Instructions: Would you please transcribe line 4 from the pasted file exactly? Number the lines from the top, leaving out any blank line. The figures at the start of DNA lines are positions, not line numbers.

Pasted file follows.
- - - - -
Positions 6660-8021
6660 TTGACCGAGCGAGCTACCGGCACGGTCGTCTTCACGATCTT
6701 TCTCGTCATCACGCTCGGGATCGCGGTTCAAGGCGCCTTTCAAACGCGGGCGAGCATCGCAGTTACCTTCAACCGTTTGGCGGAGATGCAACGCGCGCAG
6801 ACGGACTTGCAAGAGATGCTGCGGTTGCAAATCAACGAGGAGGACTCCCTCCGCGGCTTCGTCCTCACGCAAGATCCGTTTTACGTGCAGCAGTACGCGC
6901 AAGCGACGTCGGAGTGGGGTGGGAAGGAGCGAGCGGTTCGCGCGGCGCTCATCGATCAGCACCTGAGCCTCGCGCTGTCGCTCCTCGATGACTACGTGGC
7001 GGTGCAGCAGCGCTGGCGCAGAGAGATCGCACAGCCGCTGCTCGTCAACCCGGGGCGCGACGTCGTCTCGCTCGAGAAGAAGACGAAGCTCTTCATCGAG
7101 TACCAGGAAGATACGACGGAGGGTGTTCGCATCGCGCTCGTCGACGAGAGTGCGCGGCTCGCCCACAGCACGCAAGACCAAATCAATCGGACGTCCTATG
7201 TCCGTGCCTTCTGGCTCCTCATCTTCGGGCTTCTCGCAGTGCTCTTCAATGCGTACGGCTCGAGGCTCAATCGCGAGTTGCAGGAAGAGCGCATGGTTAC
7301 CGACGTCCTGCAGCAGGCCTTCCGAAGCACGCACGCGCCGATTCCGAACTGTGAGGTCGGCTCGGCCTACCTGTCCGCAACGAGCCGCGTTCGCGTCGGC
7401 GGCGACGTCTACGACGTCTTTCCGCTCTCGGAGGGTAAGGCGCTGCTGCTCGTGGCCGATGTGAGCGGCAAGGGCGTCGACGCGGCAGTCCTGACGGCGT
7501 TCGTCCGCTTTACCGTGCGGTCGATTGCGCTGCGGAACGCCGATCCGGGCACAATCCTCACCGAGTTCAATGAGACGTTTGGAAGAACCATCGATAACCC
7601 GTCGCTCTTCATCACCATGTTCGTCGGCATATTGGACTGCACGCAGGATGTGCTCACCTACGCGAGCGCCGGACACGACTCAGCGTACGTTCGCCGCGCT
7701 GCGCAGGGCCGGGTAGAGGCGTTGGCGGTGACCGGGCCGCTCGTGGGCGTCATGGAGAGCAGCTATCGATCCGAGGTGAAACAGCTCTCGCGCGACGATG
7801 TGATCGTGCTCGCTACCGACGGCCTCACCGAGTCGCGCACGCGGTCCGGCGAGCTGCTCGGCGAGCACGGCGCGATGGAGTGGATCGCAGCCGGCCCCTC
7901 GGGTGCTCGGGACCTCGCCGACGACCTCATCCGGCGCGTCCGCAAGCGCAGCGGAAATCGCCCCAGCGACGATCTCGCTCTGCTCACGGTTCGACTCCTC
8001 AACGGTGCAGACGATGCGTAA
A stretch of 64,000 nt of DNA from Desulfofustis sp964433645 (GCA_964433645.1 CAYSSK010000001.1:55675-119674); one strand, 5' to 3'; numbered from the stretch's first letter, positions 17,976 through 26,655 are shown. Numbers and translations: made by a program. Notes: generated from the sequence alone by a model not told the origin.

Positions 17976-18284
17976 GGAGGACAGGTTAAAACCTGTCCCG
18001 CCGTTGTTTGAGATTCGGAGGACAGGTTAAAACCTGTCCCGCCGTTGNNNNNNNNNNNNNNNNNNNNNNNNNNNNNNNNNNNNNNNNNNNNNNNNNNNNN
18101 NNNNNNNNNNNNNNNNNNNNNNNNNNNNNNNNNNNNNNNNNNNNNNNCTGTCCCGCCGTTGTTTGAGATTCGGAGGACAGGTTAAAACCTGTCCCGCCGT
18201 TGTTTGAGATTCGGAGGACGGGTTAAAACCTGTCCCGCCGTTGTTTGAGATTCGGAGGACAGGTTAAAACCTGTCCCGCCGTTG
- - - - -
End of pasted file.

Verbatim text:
6801 ACGGACTTGCAAGAGATGCTGCGGTTGCAAATCAACGAGGAGGACTCCCTCCGCGGCTTCGTCCTCACGCAAGATCCGTTTTACGTGCAGCAGTACGCGC